Structure-Property Relationships in Energetic Materials


Structure-Property Relationships in Energetic Materials

Wed, 17/01/2018 - 16:00 to 17:00


Prof. Colin Pulham
University of Edinburgh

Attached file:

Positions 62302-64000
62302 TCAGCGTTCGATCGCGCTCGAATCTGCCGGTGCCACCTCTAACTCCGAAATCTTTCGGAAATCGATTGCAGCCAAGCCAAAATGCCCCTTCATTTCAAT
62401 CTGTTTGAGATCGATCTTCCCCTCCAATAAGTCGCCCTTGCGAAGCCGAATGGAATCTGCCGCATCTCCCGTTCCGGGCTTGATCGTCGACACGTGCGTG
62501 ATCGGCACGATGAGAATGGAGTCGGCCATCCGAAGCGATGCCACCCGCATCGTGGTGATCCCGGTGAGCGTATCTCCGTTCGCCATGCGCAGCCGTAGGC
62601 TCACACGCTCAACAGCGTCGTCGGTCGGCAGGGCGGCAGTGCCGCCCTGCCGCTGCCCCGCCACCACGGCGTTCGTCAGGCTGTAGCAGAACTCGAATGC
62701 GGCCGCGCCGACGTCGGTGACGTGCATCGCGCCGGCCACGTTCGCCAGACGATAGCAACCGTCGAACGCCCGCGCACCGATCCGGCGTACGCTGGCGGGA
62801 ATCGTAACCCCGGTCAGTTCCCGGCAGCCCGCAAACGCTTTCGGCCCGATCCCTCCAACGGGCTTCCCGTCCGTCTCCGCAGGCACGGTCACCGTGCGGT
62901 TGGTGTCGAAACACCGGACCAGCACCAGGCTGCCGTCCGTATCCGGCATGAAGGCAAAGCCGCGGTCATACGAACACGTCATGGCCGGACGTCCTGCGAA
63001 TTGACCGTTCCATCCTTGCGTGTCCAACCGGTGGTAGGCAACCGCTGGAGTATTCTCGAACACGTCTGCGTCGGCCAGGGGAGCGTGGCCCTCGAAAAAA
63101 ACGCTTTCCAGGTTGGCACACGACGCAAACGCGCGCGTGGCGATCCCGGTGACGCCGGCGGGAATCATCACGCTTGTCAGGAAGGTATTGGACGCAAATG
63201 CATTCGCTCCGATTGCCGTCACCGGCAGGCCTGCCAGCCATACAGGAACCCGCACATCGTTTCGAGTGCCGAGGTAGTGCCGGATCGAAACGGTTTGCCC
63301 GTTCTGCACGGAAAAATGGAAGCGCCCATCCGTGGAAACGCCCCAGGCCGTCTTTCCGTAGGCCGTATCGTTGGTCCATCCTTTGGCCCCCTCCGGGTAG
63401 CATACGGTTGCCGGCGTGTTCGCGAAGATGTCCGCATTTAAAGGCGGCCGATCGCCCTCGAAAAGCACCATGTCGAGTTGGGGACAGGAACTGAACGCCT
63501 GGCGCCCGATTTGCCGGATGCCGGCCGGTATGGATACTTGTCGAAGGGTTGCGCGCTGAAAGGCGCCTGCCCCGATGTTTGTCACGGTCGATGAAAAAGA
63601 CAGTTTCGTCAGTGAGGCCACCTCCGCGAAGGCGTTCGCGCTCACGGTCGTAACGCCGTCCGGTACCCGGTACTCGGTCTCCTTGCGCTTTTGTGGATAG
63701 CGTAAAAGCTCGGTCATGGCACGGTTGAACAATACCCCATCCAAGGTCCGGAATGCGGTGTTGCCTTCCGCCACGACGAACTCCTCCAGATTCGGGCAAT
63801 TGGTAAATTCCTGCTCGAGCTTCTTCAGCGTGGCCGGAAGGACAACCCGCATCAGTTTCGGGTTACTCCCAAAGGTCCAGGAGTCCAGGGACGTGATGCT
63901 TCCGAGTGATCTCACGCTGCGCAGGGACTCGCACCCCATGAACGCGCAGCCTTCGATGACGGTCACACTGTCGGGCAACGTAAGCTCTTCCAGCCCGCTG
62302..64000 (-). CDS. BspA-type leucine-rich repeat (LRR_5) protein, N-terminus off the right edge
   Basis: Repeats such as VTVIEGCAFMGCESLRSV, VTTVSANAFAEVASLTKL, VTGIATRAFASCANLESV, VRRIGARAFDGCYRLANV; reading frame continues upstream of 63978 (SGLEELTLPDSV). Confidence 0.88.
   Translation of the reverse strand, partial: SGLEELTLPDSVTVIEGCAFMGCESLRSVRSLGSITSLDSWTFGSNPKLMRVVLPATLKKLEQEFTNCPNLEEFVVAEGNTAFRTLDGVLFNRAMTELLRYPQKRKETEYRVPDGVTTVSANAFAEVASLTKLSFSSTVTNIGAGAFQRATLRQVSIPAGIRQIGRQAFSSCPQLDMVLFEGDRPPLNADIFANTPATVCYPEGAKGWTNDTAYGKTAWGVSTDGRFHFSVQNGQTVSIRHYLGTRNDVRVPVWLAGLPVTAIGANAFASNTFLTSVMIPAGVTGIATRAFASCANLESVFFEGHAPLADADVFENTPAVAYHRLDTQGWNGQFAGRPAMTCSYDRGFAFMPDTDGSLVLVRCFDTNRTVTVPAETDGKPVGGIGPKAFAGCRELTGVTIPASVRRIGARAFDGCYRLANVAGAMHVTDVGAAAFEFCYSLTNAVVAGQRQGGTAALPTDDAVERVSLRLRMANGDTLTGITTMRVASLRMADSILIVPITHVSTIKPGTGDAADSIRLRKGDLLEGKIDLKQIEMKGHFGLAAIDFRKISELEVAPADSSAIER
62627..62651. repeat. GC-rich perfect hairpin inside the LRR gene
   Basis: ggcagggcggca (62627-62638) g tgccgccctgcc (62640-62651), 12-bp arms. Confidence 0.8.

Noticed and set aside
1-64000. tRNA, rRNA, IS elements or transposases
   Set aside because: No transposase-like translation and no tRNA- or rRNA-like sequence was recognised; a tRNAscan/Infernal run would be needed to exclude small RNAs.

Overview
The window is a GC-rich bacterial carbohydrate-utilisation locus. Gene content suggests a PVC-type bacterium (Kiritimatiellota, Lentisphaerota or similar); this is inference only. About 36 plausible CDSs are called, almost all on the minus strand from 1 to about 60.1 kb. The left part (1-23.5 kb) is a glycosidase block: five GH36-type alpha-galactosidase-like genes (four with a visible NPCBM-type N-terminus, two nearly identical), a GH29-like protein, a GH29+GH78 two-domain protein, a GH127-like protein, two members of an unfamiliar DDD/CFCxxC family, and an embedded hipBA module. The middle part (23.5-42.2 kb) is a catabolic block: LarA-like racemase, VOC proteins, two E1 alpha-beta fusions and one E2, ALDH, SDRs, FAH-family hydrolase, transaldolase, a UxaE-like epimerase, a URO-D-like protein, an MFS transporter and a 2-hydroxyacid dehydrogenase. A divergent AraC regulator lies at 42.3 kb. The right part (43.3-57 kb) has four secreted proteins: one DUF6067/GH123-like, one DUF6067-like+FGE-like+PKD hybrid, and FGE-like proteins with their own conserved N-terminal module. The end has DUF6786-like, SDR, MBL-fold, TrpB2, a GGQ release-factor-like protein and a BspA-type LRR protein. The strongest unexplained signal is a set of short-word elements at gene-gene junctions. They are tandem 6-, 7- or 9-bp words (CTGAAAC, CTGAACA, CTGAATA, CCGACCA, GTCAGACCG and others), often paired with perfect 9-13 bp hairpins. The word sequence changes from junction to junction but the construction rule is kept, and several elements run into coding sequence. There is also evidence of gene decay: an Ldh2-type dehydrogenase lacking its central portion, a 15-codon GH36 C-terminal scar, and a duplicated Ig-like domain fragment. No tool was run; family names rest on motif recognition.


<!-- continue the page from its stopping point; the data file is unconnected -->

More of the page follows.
Key properties of energetic materials (explosives and propellants) include reliable performance under a range of environmental conditions, long-term stability, environmental impact, processability, and sensitivity to accidental initiation through stimuli such as impact, shock, friction, and electrostatic discharge. Many of these properties are dependent on the crystal structure of the energetic material and how the molecules interact with each other within the crystal lattice. This talk will provide an introduction to energetic materials and highlight how intermolecular interactions can be modified by both pressure and temperature, as well as the technique of co-crystallisation whereby the energetic material is crystallised with one or more molecular components in order to modify the properties of the components. Results will be presented to illustrate how crystal-engineering techniques can be used to modify intermolecular interactions (e.g. hydrogen bonding, π-π stacking) such that properties such as density, solubility, and impact sensitivity of these materials can be tailored. In particular, experimentally measured impact sensitivities can be correlated with structural features in these materials. At the same time, the presentation will demonstrate how computational studies are able to shed light on how these structural features affect how the energy of shock and impact is distributed within intermolecular and intramolecular bonds.